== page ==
PROVINCETOWN — The VFW building at 3 Jerome Smith Road was built entirely by veterans, says VFW post member Paul Mendes — volunteers who donated their skills as carpenters or electricians to help construct a post building that was a social center of town for generations.
“It’s a very strong building — it can hold a hundred people on the dance floor,” Mendes told the Independent. His hope that the building could be repurposed and renovated into a police station is shared by many of his fellow post members, he said.
But town staff and the building committee that was appointed specifically to design and develop a new police station never thought that idea was financially realistic. None of the formal studies for a police station ever involved renovating the VFW hall itself.
The town plans to demolish the building this spring. Dept. of Public Works Director Rich Waldo said the building would need to be taken down under any plan for municipal use of the site.
“First of all, I want to be clear that anything is possible — it’s just a matter of expense,” said Waldo. “I can say that no plan has ever crossed my desk for renovating that building, and I can give you a long list of reasons why. Municipal buildings are governed by a bunch of codes that didn’t exist in the 1950s when that building was built. From handicap access and elevators to fire codes and energy codes, starting from scratch is just easier, especially for the contracting builder, than trying to rework everything.
“You’re not going to save any money by renovating, and you’re just going to make the construction more complicated,” Waldo added.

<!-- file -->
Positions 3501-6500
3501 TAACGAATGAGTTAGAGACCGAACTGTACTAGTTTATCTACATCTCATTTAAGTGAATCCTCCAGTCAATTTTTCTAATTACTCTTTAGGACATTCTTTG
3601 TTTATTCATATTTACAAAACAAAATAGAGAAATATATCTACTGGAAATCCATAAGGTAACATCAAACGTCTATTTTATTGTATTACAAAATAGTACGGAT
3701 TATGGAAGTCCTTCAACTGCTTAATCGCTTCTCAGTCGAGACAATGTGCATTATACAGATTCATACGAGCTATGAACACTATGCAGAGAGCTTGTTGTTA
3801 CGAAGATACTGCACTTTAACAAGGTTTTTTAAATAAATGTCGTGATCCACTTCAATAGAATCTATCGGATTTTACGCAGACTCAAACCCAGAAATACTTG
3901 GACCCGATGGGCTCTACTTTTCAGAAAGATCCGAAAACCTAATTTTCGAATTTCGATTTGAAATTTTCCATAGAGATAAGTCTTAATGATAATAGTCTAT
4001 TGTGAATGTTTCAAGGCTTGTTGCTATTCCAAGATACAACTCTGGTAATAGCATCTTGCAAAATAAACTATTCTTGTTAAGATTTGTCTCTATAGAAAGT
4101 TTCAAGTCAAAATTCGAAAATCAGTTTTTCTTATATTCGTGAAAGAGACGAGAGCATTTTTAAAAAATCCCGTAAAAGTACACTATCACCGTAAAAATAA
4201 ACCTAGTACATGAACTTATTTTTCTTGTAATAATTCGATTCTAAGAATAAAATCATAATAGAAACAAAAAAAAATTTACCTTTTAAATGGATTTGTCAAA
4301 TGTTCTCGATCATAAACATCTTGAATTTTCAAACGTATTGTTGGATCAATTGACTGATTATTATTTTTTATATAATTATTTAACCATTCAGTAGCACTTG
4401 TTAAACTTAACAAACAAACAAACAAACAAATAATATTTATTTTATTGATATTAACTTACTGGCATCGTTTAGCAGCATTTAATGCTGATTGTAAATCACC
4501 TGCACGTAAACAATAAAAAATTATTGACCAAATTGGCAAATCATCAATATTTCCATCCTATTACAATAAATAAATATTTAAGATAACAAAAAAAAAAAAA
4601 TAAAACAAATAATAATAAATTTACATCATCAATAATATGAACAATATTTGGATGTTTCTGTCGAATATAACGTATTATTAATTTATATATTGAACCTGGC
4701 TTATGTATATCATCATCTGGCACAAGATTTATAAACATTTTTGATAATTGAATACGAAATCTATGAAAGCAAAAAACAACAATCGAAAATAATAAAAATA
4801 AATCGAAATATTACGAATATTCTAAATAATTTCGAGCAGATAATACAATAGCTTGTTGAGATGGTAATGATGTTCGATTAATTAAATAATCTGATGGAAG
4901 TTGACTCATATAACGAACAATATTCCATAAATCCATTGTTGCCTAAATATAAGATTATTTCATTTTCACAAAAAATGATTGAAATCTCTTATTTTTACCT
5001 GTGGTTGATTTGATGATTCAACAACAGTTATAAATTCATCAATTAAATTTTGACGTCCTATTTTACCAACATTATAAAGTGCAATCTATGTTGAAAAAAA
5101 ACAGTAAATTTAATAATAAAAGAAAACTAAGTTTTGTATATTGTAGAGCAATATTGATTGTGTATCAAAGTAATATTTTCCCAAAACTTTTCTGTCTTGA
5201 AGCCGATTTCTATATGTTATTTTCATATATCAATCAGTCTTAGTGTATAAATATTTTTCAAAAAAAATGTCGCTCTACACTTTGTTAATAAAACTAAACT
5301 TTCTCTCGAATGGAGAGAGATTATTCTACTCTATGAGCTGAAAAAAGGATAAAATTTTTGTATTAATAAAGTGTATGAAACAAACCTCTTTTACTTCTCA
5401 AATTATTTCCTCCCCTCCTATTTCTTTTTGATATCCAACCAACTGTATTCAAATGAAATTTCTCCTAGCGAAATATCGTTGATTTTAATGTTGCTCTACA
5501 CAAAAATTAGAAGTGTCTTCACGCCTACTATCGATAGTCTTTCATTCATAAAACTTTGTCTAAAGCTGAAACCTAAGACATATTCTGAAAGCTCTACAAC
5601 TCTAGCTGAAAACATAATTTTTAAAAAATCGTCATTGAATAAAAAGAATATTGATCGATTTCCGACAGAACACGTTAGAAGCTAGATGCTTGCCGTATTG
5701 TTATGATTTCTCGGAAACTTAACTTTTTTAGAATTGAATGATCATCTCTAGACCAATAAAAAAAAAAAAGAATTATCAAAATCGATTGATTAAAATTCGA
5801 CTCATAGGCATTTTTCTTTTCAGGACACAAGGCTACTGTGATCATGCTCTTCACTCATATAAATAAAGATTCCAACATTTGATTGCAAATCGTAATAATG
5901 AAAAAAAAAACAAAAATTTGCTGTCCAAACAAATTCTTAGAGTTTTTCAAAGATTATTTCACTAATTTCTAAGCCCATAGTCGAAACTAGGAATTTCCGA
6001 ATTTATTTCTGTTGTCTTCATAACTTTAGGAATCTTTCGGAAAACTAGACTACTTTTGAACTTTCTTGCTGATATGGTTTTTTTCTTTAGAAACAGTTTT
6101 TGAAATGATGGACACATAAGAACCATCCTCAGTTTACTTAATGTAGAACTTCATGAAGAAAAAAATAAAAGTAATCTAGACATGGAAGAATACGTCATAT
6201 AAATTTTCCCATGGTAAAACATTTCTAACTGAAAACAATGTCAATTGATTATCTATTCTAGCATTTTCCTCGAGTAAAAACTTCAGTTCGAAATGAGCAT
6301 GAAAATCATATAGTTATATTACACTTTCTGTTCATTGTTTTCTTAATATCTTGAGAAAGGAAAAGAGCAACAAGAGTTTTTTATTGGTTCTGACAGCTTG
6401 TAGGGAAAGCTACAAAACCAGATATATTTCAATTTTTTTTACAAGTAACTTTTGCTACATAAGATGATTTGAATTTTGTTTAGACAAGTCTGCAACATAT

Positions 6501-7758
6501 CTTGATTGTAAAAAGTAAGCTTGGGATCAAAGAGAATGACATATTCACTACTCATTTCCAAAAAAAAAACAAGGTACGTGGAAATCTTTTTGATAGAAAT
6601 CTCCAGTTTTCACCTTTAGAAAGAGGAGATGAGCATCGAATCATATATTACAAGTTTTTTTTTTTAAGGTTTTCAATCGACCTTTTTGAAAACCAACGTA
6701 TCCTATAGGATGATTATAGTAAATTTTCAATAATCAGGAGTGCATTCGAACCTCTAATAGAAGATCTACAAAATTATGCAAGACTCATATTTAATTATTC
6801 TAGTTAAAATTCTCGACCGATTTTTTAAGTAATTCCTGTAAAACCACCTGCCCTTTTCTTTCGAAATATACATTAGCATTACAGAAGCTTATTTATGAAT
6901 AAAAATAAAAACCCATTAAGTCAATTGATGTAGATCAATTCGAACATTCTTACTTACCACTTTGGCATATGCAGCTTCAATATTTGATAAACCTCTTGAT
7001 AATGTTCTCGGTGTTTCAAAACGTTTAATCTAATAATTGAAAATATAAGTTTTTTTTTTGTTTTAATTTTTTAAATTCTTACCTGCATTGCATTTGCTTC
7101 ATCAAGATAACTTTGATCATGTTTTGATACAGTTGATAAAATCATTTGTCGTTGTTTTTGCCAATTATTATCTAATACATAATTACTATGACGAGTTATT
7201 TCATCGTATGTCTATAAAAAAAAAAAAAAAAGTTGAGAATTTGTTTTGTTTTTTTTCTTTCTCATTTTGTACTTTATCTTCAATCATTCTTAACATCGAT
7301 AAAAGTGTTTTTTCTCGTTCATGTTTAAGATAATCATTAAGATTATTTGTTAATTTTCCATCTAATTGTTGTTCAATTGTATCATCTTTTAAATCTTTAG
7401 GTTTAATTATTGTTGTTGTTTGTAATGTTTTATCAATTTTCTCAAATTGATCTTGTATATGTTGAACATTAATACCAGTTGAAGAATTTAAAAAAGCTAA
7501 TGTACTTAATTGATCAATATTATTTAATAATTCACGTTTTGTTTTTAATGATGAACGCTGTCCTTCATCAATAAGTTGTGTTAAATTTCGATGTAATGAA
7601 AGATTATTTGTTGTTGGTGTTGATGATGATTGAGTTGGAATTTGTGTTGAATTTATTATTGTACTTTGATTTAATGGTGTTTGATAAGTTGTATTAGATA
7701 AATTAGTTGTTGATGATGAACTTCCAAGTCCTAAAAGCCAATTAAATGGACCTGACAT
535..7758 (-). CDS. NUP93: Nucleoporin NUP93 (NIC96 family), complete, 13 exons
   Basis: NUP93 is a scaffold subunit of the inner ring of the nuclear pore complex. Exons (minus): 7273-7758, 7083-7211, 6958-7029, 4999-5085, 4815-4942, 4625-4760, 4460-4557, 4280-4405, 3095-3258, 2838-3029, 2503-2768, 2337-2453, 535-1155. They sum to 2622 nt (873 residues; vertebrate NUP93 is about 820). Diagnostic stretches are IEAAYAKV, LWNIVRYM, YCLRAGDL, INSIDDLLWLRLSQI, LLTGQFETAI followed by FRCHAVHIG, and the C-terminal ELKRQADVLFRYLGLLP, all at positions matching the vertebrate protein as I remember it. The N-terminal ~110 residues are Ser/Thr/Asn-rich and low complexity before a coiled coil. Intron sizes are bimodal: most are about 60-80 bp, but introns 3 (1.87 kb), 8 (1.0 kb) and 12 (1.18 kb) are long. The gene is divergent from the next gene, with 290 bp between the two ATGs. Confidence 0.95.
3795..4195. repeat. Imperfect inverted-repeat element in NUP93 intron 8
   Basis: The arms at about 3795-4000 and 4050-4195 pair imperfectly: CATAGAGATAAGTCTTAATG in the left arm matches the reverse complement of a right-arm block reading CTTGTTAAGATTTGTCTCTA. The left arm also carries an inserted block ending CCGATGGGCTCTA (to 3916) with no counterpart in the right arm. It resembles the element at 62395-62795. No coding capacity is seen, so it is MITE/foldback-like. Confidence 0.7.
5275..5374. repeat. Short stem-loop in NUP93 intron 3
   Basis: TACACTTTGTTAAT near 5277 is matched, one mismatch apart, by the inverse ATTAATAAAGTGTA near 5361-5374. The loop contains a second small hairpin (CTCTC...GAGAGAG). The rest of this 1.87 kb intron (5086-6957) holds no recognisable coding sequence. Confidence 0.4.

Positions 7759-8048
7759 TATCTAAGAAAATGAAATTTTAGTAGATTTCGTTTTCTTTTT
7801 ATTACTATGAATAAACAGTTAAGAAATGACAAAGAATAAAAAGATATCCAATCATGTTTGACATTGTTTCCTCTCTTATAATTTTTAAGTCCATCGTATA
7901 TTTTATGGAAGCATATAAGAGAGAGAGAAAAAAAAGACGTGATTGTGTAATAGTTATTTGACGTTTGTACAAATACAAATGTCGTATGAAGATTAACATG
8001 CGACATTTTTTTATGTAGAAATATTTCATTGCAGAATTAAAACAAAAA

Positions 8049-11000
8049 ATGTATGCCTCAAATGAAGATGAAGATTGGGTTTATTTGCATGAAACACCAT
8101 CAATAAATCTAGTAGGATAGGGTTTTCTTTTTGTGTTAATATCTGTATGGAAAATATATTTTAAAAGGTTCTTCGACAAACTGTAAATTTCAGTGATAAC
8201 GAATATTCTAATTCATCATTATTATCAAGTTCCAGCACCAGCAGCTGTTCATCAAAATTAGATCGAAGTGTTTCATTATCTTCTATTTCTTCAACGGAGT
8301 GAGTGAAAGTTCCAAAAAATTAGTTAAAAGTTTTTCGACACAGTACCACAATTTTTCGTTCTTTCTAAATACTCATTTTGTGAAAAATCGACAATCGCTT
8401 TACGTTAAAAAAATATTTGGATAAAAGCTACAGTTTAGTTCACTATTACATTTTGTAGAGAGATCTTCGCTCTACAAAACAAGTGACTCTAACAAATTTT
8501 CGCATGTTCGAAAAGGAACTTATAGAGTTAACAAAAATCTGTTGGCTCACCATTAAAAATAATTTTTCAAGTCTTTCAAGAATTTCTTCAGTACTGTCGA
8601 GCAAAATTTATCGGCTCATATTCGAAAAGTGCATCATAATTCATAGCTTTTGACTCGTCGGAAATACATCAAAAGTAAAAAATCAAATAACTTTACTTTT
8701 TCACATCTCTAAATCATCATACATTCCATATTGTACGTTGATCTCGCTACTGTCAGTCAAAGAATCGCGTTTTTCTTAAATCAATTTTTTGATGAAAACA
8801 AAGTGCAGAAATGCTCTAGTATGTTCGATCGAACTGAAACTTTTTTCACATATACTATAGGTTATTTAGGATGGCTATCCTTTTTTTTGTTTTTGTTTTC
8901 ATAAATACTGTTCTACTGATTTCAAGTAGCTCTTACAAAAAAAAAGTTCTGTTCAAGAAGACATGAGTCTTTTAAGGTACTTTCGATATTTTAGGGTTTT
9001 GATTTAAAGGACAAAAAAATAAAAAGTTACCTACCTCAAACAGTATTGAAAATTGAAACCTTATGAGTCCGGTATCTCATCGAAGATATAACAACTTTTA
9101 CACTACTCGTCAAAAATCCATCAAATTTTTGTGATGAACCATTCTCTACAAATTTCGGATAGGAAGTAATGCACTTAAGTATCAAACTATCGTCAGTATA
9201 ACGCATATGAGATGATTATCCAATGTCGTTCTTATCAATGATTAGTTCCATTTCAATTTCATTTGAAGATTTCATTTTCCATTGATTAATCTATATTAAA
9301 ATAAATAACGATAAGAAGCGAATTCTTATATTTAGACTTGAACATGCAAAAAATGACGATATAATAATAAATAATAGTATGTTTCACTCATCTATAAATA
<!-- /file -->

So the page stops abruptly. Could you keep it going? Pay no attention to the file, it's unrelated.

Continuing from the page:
“I can also say those building codes apply for any municipal use,” he continued. “Whether it’s going to be police or housing or something else, you want to demolish it and have a clean canvas for any project that’s gonna move forward.”
Building committee member Paul Kelly and former building committee vice chair Rick Murray confirmed that when their committee was studying the VFW parcel for a police station, renovating the old building was not part of the plan.
“The building really isn’t where you’d want it,” said Kelly. “When we were working on a station there we had it off to the side, running along the east edge of the parcel, to open up circulation and parking areas.”
“It’s too expensive to put the station inside the VFW building,” said Murray. The building committee did consider and present the VFW site as an option, but it was for new construction, not a renovation, Murray added.
The VFW building contains 6,226 square feet, according to town records. The current police station at 26 Shank Painter Road has 5,976 square feet. Designs for a new police station have ranged from 12,000 to 14,000 square feet.
A vote to demolish the building took place at the April 2019 town meeting; article 13J allocated $90,000 for the demolition. Article 13 was a 10-part capital improvement plan, however, and item 13J was just one part of it. Other parts of article 13 were the subject of more debate; no one spoke for or against 13J specifically.
Four and a half years before that, demolishing the VFW was on the October 2014 town meeting warrant. The VFW property had been purchased only a year earlier, and five town meeting voters spoke against its demolition without a clear plan for the site. No voters spoke for it, and the article did not pass.
Now there is a plan for the property — for about 50 units of affordable housing — and that project will be going out to bid in the spring. Another town meeting vote will be required to approve the winning bid for the housing development and allow construction to begin. Since the April 2019 vote has already authorized the demolition of the VFW hall, the only remaining vote on that subject will be when the select board votes on whether to approve the bid for the demolition work, probably sometime in March.
“It will take two months to do the procurement part and bring a contractor on for the demolition,” said acting Town Manager David Gardner. “Our intention is to have the demolition done by the spring.”